The European Marine Energy Centre (EMEC) has summarized ups and downs the Orkney-based centre experienced in 2015.
“We have always known that getting marine renewables to work was going to be something of a roller-coaster. We have known there would be ups and downs, twists and turns, but nonetheless this year appears to have been a particularly turbulent one for the industry, and for EMEC,” said Neil Kermode, EMEC’s Managing Director.
The downs Kermode speaks about refer to the loss of 7 staff members at EMEC announced in June, due to the restructuring process to deal with the change in the market, as well as the demise of the wave energy company Aquamarine Power, and as Kermode says ‘the end of other developers’ testing plans as they have left the wave and tidal industry.’
However, new developers have been signed up for testing at EMEC’s facilities, including Sustainable Marine Energy which signed a long-term testing contract with EMEC, and is currently gearing up to deploy five PLAT-O systems in an array over the next two years, with the first device expected to be deployed early in 2016.
A Belgian wave energy developer, Laminaria, signed a contract with EMEC to test its wave energy converter at EMEC’s grid-connected wave test site at Billia Croo, off the west coast of Orkney, Scotland, planned for 2017.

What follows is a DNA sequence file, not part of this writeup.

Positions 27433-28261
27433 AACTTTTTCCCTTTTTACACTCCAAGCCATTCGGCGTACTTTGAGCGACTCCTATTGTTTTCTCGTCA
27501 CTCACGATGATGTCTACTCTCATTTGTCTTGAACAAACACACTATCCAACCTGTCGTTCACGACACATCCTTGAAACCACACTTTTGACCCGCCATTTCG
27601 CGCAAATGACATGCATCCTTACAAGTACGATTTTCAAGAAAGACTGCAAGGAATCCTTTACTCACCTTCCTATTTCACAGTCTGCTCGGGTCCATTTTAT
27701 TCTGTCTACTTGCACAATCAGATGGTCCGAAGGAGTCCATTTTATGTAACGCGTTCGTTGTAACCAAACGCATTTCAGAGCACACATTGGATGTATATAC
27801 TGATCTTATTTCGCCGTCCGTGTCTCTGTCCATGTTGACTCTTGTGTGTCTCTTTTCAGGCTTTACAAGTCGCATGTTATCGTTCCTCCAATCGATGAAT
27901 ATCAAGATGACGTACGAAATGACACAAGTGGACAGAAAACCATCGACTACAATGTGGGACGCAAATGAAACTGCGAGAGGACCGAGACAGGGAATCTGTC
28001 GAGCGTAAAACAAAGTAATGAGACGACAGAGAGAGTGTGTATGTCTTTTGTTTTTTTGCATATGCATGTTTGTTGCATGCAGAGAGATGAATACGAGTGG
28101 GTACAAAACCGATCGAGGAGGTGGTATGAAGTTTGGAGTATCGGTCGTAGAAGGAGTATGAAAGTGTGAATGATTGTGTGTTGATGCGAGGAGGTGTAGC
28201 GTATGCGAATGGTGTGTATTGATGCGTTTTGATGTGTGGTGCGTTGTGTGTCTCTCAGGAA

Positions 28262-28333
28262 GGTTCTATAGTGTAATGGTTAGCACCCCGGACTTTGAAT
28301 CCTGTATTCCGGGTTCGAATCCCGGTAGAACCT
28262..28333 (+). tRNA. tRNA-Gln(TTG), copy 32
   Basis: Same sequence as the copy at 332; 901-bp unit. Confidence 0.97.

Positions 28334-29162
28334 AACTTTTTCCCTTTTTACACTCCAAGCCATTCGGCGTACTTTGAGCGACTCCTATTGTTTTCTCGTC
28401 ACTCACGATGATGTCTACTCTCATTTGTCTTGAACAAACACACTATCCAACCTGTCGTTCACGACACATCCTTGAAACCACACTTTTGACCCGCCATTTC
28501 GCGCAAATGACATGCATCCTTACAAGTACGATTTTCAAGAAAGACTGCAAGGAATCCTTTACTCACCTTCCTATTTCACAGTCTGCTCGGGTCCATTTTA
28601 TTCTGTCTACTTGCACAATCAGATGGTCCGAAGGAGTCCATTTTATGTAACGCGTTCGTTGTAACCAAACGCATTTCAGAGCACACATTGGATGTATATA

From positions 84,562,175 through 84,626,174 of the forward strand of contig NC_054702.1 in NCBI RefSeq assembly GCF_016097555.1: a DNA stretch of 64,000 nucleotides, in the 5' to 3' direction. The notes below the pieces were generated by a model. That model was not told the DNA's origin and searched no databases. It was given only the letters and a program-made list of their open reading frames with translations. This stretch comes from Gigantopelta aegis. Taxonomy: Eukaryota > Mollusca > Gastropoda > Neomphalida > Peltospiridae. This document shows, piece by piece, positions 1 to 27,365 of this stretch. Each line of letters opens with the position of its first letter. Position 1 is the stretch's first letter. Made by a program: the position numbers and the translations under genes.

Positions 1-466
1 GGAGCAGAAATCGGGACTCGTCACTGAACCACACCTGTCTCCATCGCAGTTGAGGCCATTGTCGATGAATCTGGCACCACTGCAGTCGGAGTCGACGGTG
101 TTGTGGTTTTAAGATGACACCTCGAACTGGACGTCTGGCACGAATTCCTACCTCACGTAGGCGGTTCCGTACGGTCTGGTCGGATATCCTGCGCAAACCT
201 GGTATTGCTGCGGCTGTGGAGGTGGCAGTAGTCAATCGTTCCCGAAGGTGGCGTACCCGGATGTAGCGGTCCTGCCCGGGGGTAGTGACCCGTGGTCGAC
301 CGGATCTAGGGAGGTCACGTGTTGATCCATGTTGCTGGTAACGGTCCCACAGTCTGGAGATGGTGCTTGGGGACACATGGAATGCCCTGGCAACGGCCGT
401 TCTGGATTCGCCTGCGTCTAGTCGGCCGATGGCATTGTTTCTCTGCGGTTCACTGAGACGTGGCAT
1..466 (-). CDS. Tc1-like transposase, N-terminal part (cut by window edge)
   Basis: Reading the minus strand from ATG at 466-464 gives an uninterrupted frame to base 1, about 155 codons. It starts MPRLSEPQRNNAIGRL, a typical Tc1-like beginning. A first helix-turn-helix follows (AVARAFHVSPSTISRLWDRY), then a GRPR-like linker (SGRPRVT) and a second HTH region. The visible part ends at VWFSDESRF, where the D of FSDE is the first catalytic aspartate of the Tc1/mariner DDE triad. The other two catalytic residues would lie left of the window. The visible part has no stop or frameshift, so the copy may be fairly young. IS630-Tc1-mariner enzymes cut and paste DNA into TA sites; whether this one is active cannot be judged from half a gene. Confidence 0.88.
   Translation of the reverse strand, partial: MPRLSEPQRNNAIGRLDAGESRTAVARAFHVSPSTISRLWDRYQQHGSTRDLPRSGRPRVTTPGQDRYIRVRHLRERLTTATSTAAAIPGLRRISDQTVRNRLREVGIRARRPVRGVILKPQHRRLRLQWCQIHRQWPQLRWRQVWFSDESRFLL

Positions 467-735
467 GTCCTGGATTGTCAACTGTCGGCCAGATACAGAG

EMEC also announced that Nautricty will be returning to test its CoRMat tidal turbine, as well as ScotRenewables Tidal Power which is nearing the completion of its SR2000 2 MW floating tidal turbine, expected to be launched next year.
In 2015, EMEC has strengthened ties with other countries which work on advancing the market for marine renewables, including China and Japan. EMEC signed an agreement with Japan to provide advice on development of a marine energy test facility in Nagasaki Prefecture, and has also supported the development of a Chinese marine energy test site based in Qingdao, eastern China.
Some of the other projects EMEC participated in 2015 include the procurement of an integrated hydrogen system from ITM Power which allows the conversion of power generated at the Fall of Warness tidal test site into hydrogen fuel. Also, EMEC is working as part of a trans-Atlantic partnership looking to develop a new sensor system to measure the impact of turbulence on tidal devices.
The Orkney-based centre has also teamed up with ORE Catapult in a joint project that aims to improve wave and tidal components reliability.
“EMEC was set up to help bring a new industry and wealth to the Highlands. We really do see that some of the work we’ve started has begun to take root. The challenge in 2016 is to continue to nurture and support these innovators as they find their way to success, and we look forward to working with you to tackle these challenges next year,” concluded Kermode.